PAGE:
NEW YORK, Oct 19 (Reuters) - An investor group that includes Jynwel Capital and funds affiliated with the Abu Dhabi government is launching a bid to buy Reebok from Adidas AG for about $2.2 billion, the Wall Street Journal reported Sunday.
Jynwel Capital, a Hong Kong-based private equity investment and advisory firm run by Jho Low, and the Abu Dhabi government-affiliated funds planned to make the offer imminently in a letter to Adidas directors, the Journal reported, citing unnamed sources close to the matter.
The investors are expected to argue that Reebok would do better if it were managed independently, the Journal reported.
Adidas spokespeople did not immediately return emailed requests for comment. A Jynwel Capital spokesperson said, “We continually evaluate unique investment opportunities globally but we don’t comment on rumors or speculation.”
The investors believe Reebok would benefit from management and ownership that would be better able to focus on improving Reebok’s business in the U.S. outside the scrutiny of public shareholders, but want to maintain Reebok’s current strategic path and keep its top executives, the Journal reported, citing unnamed sources close to the bidders.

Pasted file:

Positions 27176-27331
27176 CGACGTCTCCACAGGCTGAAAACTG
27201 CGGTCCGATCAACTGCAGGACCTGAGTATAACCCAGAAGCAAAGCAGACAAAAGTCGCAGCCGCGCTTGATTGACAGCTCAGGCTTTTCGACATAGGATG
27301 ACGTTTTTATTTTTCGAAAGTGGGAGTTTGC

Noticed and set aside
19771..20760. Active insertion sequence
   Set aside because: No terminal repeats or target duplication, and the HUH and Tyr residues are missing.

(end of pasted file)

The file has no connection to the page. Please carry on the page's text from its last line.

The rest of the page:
The investor group also wants to give Reebok more financing for marketing and store rollouts, the Journal reported, citing the sources.
The group first approached Reebok’s management late last year about establishing a joint venture to roll out high-end fitness brands and build dozens of stores in the United States and internationally, the Journal reported.
The investor group later decided to make a bid for the entire Reebok business as the discussions progressed, the Journal reported. It is unclear which Abu Dhabi fund would partner with Jynwel should the Reebok bid succeed, nor how receptive Adidas might be to the bid, the Journal reported.
There is also no assurance the bid would be successful, the Journal reported.
Germany’s Adidas, the world’s second largest sports apparel firm, bought the U.S.-headquartered Reebok in August 2005 for $3.8 billion. It enjoyed initial success with a range of toning shoes, but has since struggled.
Reporting by Sam Forgione; Editing by Nick Zieminski